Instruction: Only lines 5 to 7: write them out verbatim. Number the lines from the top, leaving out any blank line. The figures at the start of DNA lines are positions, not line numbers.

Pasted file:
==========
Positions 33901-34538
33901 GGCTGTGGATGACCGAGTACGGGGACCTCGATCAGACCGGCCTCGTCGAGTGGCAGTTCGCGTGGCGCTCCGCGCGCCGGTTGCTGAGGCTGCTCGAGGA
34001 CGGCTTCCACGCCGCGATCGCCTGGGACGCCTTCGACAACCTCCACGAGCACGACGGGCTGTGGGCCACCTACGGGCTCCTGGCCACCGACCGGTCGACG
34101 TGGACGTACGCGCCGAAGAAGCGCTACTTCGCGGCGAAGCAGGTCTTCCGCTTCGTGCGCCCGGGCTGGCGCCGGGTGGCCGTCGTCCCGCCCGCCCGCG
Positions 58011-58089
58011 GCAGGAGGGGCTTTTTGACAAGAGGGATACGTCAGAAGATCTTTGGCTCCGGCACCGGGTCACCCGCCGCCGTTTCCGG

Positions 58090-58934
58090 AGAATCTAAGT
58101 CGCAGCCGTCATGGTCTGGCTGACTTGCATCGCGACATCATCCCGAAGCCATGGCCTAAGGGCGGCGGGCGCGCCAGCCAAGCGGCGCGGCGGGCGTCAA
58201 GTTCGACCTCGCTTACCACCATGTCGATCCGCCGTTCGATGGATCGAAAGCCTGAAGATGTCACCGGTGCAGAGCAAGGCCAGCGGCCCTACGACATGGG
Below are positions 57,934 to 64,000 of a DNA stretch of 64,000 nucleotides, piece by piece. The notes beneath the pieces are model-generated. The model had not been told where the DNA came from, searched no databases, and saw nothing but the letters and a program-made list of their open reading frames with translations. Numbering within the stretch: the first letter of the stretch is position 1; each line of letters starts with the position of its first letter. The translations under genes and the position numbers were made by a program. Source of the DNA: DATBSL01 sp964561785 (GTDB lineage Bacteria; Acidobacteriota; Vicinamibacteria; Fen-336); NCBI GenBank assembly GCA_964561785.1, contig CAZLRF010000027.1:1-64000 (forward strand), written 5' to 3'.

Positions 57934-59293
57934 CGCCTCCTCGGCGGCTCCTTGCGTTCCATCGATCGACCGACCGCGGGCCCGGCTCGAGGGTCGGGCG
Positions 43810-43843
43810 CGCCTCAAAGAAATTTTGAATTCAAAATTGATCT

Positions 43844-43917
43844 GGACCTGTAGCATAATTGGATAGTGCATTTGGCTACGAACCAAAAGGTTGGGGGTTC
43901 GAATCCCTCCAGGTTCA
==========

Positions 58011-58089
58011 GCAGGAGGGGCTTTTTGACAAGAGGGATACGTCAGAAGATCTTTGGCTCCGGCACCGGGTCACCCGCCGCCGTTTCCGG

Positions 58090-58934